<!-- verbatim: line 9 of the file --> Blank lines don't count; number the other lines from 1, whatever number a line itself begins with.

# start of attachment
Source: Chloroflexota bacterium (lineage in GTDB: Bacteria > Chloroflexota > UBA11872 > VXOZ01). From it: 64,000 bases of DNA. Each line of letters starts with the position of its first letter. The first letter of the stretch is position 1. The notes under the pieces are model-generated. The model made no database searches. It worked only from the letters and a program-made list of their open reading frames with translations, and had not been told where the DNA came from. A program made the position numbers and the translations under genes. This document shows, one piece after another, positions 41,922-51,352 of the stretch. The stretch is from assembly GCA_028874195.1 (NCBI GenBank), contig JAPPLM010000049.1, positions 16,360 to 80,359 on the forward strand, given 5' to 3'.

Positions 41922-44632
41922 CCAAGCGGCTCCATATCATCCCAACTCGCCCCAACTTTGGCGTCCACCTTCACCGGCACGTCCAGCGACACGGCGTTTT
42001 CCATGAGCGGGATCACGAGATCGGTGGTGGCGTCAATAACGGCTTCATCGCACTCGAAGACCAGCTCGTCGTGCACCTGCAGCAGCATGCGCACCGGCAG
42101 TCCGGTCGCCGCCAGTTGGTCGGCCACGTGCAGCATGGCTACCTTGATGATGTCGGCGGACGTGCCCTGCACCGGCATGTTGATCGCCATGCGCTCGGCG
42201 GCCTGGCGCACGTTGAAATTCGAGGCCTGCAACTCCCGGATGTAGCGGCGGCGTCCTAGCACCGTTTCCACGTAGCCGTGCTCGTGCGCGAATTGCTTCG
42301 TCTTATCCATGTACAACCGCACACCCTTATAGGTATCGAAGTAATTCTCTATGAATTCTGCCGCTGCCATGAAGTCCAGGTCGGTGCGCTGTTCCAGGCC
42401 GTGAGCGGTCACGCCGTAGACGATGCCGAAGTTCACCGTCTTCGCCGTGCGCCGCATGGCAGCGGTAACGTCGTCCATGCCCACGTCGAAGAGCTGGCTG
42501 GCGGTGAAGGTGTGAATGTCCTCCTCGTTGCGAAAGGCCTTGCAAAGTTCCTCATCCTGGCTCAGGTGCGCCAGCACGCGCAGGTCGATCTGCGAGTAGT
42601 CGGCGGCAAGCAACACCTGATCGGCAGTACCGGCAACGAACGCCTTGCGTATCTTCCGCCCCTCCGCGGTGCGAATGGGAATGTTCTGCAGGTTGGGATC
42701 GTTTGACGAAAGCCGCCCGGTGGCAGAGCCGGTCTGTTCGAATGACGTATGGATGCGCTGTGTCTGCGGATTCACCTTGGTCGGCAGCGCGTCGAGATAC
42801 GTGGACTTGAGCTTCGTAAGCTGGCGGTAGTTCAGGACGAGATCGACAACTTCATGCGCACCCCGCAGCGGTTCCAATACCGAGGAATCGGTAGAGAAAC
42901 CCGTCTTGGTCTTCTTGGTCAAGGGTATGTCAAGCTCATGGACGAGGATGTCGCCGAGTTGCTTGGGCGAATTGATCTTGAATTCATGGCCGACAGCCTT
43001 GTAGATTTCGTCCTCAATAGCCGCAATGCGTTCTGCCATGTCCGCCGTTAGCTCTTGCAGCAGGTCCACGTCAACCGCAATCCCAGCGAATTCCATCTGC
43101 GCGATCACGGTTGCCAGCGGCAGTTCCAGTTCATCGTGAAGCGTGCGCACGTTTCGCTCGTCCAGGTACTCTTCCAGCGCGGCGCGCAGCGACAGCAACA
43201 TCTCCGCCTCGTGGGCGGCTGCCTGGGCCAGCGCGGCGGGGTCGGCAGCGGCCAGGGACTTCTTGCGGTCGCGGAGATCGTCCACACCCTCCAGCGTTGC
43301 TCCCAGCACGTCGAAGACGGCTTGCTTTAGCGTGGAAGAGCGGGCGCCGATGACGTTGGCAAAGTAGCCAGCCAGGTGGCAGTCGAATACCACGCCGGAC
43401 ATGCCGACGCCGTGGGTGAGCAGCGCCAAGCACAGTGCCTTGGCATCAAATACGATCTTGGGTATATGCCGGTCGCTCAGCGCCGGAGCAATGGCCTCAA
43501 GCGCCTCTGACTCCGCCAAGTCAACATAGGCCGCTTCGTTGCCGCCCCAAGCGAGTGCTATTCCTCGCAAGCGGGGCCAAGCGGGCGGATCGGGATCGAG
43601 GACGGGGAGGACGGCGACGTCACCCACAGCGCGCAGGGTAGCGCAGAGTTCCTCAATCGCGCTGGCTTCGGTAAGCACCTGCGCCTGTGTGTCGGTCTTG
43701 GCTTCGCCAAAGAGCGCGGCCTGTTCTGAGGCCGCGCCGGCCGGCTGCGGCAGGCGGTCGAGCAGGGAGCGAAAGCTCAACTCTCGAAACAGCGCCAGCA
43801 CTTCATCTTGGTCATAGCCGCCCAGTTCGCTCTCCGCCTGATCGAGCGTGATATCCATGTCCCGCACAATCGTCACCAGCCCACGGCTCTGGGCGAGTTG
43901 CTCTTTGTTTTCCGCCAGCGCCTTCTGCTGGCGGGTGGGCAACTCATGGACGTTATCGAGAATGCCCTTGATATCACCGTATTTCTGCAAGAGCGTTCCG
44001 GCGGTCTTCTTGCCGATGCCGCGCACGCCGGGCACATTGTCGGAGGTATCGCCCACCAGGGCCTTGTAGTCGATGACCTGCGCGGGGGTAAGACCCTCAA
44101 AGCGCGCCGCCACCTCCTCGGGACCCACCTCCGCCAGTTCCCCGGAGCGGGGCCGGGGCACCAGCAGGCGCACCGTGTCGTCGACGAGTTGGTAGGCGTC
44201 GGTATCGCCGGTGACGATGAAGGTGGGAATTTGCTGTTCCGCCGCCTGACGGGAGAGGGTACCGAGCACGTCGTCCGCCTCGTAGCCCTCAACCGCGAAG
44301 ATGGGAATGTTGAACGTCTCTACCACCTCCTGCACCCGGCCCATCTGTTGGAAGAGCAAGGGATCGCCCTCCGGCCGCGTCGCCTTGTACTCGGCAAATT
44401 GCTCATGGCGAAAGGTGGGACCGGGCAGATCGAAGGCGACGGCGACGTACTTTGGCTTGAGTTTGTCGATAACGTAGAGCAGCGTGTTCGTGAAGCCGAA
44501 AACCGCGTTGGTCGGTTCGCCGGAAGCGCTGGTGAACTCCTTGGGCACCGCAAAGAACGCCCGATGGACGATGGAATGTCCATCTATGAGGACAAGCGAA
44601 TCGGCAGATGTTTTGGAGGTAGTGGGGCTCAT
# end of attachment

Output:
42501 GCGGTGAAGGTGTGAATGTCCTCCTCGTTGCGAAAGGCCTTGCAAAGTTCCTCATCCTGGCTCAGGTGCGCCAGCACGCGCAGGTCGATCTGCGAGTAGT